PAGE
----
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Is Double Brokering Dangerous?

Business in any industry can be tricky if you don’t know how to navigate the waters or what exactly you should be looking out for when it comes to keeping your company in the clear. Within the trucking industry, one of those details is a tactic known as double brokering. 

But what is double brokering? And is it dangerous? Should truckers really be worried about it? We’re going to explore the answers to these questions and more down below.

What Is Double Brokering?

Double brokering is when a shipper provides freight to a freight broker with the expectation that the freight brokerage will tender the freight to a carrier, which the carrier will then haul. Instead, the freight broker tenders the freight to another broker without the consent of the original shipper. This can happen multiple times depending on how complex the scheme is. 

Can You Go to Jail For Double Brokering?

The legality of double brokering can be a tough one to decipher, as it largely depends on the contractual language used within the agreements between all parties. However, in most cases, the answer is usually yes, you can go to jail for double brokering. If the action is not explicitly authorized by the shipper, then it is a direct violation of FMCSA legislation, and therefore, it would be considered illegal.

Why Do People Do Double Brokering?

There are various reasons as to why some people resort to double brokering a load. For instance, it can make it possible for them to take the load through another party for less money than they originally booked it for. Doing so would allow them to make a profit because they would have a different carrier do the work without actually picking up the load themselves.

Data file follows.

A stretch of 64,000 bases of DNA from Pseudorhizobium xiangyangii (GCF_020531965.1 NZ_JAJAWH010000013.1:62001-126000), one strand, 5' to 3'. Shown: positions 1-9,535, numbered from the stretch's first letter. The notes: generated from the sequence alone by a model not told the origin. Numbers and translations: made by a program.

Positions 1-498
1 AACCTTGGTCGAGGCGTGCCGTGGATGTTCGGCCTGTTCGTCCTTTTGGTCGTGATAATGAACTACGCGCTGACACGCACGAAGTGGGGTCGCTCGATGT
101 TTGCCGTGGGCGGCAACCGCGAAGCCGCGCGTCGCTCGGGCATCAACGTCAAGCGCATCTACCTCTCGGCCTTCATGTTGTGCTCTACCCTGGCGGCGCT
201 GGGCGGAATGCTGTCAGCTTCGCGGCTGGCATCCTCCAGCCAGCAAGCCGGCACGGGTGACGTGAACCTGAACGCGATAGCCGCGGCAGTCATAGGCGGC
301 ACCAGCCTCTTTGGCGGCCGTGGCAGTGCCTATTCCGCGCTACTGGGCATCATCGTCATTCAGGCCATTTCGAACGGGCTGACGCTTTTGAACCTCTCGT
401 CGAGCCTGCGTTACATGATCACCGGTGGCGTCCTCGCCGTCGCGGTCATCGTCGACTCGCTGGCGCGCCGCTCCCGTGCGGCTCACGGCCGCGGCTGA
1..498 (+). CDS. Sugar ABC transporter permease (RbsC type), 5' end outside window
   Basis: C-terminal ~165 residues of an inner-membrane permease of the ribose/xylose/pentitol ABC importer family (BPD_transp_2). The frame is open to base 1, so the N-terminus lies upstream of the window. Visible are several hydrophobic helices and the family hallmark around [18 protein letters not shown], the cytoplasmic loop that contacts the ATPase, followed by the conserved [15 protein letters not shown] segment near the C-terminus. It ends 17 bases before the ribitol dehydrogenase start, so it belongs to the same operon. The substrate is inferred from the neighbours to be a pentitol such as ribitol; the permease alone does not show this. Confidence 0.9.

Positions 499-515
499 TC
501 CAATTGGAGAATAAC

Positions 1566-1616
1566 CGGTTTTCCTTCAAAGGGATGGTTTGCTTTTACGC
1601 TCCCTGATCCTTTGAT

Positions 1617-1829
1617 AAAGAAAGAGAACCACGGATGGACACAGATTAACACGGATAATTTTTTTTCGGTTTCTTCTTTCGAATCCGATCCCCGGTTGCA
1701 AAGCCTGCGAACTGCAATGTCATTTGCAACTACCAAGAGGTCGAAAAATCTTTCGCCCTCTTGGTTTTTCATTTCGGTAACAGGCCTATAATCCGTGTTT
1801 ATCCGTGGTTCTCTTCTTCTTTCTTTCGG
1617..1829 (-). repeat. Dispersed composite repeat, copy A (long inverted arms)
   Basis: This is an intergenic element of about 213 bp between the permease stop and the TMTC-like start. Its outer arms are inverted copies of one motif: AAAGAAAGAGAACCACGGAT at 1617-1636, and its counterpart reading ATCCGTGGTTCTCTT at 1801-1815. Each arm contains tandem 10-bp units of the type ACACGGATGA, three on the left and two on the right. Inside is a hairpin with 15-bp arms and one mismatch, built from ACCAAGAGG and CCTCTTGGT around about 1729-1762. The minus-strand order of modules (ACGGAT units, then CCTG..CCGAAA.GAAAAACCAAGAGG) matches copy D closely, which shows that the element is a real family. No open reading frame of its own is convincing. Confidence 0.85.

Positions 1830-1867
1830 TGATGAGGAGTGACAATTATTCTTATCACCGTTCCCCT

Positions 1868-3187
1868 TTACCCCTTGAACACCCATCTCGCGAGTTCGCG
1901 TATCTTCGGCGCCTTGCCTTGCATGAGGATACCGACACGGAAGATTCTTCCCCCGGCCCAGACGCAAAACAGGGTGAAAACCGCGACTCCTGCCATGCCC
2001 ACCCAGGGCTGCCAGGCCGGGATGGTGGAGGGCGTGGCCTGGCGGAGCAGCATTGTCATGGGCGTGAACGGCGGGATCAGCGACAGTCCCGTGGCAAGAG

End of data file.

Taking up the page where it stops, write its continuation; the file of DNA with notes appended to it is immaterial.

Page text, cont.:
Another reason that could lead a trucking company to double broker a load is if an owner-operator has bitten off more than he or she can actually handle. If they don’t have the ability to actually run the load they secured from the load board themselves, they may double broker the load. Other situations can simply stem from scammers in the market who are trying to make money quickly and illegally. 

Risks Associated With Double Brokering

To some, a double brokerage situation may not seem like that big of a deal. However, there are various impacts that step from double brokering that can indeed result in negative consequences. 

We know that double brokering occurs as a result of a broker or carrier reassigning a load to yet another motor carrier. This is usually an unauthorized re-brokering of the freight. While there are situations where this can still result in a successful delivery and payment, that is far from always the case, especially if a claim or accident happens. 

Usually, the carrier that ends up delivering the freight is at the most risk, because payment will not go to them directly, and it is up to the company to decide if they want to pass along the payment. 

Some of the risks may include the following:

  • Delayed payments or no compensation at all
  • Denied insurance claim on the double-brokered load
  • May not meet insurance requirements to haul the load
  • Payment made to original carrier’s factoring company 
  • Tarnished business reputation  

How To Spot Double Brokering

Double brokering is a practice that you’ll want to look out for, but how can you do that? Here are some common factors that might mean double brokering is taking place. 

First, start with ratings. There are some great resources available, thanks to major load boards, that allow you to see reviews and ratings of companies. By scrolling through this information, you can often find out if they have been accused of this practice in the past.